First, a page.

Snow

Snow

Kathryn de Leon
 Sequoia National Park, California
                                       Late March

 

I. White

The snow left itself everywhere
while I slept,
a secret party set up
with a voice of feathers,
its feet so small
its work was soundless.

In the morning
I found a whiskered forest,
the earth grown old
overnight.

It is spring
but the trees still carry snow
like sleeping babies,
a final, drowsy white
just before color.

II. Death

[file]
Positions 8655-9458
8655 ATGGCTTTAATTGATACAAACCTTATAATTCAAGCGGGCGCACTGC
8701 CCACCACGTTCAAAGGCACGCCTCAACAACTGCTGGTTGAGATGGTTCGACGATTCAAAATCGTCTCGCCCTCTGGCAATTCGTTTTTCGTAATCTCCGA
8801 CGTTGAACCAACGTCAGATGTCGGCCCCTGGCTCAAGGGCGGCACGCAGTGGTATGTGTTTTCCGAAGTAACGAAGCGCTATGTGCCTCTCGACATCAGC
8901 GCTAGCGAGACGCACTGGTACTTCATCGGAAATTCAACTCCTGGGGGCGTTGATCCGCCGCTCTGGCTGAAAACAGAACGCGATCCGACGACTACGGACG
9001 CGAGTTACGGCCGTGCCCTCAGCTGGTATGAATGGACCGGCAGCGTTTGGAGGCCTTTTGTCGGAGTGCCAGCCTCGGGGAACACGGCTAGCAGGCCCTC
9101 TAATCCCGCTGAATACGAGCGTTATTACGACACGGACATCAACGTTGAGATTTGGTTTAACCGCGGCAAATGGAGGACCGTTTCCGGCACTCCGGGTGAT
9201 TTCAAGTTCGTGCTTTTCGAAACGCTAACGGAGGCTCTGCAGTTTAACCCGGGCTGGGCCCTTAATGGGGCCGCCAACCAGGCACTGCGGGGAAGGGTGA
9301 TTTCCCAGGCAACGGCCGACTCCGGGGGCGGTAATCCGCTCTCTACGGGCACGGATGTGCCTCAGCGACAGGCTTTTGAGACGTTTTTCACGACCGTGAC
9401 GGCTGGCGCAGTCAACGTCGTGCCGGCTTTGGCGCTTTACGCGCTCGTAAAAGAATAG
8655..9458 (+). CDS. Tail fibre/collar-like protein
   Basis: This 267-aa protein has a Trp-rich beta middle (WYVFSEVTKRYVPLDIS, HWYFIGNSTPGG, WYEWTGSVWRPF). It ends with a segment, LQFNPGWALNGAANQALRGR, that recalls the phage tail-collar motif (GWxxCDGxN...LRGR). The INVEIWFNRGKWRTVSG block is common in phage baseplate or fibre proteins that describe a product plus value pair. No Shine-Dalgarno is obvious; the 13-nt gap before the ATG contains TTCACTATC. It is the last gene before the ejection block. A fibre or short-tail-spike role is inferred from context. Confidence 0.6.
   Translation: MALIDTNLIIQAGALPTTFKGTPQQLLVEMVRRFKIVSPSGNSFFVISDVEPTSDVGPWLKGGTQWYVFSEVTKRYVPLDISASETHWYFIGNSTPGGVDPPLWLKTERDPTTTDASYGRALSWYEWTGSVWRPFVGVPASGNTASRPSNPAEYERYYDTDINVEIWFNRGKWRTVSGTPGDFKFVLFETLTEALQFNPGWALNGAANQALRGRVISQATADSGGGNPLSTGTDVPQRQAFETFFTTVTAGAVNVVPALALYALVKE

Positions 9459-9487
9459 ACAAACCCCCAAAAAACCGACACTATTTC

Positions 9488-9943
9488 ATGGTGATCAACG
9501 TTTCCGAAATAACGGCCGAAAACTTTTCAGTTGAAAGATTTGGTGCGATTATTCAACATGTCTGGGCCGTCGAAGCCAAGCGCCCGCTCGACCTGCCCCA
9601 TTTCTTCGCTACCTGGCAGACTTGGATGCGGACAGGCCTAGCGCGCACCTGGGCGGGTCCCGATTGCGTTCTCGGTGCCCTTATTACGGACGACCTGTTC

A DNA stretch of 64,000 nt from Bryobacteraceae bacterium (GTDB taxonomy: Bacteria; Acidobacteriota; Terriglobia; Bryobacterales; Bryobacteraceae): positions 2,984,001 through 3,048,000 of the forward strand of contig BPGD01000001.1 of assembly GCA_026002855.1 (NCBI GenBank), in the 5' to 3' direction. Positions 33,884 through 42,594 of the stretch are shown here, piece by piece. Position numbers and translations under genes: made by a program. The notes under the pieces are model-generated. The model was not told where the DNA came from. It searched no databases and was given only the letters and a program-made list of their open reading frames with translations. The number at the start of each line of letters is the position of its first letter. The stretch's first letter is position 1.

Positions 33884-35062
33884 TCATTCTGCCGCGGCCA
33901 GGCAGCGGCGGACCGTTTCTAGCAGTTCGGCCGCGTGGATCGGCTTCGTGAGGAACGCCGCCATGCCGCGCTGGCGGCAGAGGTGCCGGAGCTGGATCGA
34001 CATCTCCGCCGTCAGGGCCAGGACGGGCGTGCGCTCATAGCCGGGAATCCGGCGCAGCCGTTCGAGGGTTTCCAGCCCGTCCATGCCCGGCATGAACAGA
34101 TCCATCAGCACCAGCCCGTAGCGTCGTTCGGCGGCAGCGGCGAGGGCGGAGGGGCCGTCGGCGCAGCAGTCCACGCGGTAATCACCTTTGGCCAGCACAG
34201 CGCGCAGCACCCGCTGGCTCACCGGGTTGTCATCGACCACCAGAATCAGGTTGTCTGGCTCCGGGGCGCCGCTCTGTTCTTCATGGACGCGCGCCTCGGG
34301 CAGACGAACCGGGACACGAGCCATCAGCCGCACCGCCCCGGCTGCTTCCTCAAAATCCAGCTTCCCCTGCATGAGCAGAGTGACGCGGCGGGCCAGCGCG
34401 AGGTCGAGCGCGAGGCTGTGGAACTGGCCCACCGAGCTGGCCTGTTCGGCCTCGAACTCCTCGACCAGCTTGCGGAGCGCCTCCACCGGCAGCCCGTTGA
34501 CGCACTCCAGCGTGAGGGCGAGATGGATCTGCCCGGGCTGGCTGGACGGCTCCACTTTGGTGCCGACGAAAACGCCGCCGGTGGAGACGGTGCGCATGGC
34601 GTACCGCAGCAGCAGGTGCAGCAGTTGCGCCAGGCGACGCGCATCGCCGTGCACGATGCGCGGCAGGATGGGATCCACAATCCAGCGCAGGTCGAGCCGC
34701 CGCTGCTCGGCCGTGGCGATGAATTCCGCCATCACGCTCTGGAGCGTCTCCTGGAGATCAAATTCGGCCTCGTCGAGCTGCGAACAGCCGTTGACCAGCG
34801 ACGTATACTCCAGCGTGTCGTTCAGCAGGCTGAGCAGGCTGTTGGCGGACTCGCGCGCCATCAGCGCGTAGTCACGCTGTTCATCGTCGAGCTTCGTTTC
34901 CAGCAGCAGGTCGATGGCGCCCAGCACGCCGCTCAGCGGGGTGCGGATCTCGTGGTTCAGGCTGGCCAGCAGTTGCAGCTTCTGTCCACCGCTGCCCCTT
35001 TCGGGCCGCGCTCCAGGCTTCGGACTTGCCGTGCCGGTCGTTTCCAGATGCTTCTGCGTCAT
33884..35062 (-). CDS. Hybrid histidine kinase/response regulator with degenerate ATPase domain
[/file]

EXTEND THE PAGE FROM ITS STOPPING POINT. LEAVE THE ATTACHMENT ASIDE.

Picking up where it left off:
Death is like snow,

voiceless,
moves without hands
or feet,
faceless but can see,
darkens the sky,
can cover the earth,
leaves no color,
only white,

lies down
over everything,
blank as dreamless sleep,
cold and hard
as bones.

III. The Body

After three days of snow
the eyes are starved for sky.
They scan the morning
for a scrap of blue,
a patch of green.

Finally
afternoon tosses sunlight
onto the bed
like a new dress.
Then the body stretches
as if it has been ill,
ready to move,
feel warmth.

After so much white
the skin has grown pale.
If it is cut
it will bleed snow.

Kathryn de Leon

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